--Aldous Huxley

The E-Myth is the myth of the entrepreneur. It runs deep in this country and rings of the heroic.

Picture the typical entrepreneur and Herculean pictures come to mind: a man or woman standing alone, wind-blown against the elements, bravely defying insurmountable odds, climbing sheer faces of treacherous rock--all to realize the dream of creating a business of one′s own.

The legend reeks of nobility, of lofty, extra-human efforts, of a prodigious commitment to larger-than-life ideals.

Well, while there are such people, my experience tells me they are rare.

Of the thousands of businesspeople I have had the opportunity to know and work with over the past two decades, few were real entrepreneurs when I met them.

The vision was all but gone in most.

The zest for the climb had turned into a terror of heights.

The face of the rock had become something to cling to rather than to scale.

Exhaustion was common, exhilaration rare.

But hadn′t all of them once been entrepreneurs? After all, they had started their own business. There must have been some dream that drove them to take such a risk.

But, if so, where was the dream now? Why had it faded?

Where was the entrepreneur who had started the business?

The answer is simple: the entrepreneur had only existed for a moment.

A fleeting second in time.

And then it was gone. In most cases, forever.

If the entrepreneur survived at all, it was only as a myth that grew out of a misunderstanding about who goes into business and why.

A misunderstanding that has cost us dearly in this country--more than we can possibly imagine--in lost resources, lost opportunities, and wasted lives.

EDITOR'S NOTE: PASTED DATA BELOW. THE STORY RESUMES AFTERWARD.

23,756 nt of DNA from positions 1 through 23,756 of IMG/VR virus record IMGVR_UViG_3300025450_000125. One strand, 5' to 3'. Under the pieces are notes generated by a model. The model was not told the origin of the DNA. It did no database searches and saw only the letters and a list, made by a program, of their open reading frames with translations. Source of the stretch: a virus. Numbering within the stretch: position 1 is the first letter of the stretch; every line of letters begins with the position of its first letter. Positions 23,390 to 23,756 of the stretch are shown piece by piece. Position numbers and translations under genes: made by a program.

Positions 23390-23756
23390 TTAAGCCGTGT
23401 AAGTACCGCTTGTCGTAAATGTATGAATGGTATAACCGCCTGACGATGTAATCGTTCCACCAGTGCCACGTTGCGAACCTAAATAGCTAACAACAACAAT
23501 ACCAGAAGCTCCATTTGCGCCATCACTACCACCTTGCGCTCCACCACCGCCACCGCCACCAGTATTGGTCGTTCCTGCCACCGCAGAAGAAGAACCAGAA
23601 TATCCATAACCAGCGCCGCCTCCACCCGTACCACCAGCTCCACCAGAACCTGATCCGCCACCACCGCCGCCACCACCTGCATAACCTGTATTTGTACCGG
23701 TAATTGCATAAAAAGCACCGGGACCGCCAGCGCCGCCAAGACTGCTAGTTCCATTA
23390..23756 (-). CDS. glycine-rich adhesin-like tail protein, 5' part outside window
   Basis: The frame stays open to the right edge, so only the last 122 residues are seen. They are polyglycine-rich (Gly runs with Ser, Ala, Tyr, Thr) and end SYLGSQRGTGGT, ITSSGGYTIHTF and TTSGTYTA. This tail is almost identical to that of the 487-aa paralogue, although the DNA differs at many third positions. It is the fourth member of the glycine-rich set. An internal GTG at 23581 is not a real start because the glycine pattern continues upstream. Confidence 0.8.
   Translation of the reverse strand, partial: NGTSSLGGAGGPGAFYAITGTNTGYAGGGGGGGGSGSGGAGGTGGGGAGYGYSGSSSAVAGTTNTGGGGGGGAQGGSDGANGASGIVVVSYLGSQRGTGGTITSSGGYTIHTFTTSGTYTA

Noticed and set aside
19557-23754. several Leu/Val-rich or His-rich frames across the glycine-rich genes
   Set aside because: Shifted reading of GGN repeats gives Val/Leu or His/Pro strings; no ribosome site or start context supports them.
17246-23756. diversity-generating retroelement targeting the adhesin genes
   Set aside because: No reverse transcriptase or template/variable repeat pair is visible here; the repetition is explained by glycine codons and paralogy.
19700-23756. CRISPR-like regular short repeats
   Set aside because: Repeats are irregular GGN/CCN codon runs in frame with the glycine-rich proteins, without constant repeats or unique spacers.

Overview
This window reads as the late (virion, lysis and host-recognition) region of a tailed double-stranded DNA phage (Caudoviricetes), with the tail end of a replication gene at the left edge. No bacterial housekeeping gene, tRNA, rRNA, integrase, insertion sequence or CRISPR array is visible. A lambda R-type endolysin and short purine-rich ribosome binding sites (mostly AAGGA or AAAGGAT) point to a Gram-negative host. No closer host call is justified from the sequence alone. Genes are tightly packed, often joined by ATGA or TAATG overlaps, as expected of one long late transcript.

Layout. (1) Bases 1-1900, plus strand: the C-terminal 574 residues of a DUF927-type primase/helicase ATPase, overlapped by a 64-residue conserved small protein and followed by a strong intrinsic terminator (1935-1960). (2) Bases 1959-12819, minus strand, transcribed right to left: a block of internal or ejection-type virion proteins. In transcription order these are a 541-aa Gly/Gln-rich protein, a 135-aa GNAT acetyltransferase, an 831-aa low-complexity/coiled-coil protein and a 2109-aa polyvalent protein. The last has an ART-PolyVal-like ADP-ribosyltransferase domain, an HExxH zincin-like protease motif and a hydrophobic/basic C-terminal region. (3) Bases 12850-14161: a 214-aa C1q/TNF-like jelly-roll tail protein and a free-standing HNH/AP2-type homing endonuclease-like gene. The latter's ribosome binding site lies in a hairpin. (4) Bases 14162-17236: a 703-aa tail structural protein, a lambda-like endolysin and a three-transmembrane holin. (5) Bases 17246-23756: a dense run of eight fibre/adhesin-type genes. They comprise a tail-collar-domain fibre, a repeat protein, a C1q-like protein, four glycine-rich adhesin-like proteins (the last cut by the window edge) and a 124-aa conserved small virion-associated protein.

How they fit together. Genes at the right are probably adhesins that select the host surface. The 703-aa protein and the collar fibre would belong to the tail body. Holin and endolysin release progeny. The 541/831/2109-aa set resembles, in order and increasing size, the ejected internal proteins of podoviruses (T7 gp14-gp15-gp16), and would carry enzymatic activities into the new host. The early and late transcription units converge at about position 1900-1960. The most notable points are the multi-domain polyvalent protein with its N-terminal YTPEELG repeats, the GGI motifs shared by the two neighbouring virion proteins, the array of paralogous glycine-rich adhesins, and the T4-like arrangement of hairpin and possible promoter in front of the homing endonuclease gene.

That myth, that misunderstanding, I call the E-Myth, the myth of the entrepreneur.

And it finds its roots in this country in a romantic belief that small businesses are started by entrepreneurs, when, in fact, most are not.

Then who does start small businesses in America?

And why?

The Entrepreneurial Seizure

To understand the E-Myth and the misunderstanding at its core, let′s take a closer look at the person who goes into business. Not after he goes into business, but before.

For that matter, where were you before you started your business? And, if you′re thinking about going into business, where are you now?

Well, if you′re like most of the people I′ve known, you were working for somebody else.

What were you doing?

Probably technical work, like almost everybody who goes into business.

You were a carpenter, a mechanic, or a machinist.

You were a bookkeeper or a poodle clipper; a drafts-person or a hairdresser; a barber or a computer programmer; a doctor or a technical writer; a graphic artist or an accountant; an interior designer or a plumber or a salesperson.

But whatever you were, you were doing technical work.

And you were probably damn good at it.

But you were doing it for somebody else.

Then, one day, for no apparent reason, something happened. It might have been the weather, a birthday, or your child′s graduation from high school. It might have been the paycheck you received on a Friday afternoon, or a sideways glance from the boss that just didn′t sit right. It might have been a feeling that your boss didn′t really appreciate your contribution to the success of his business.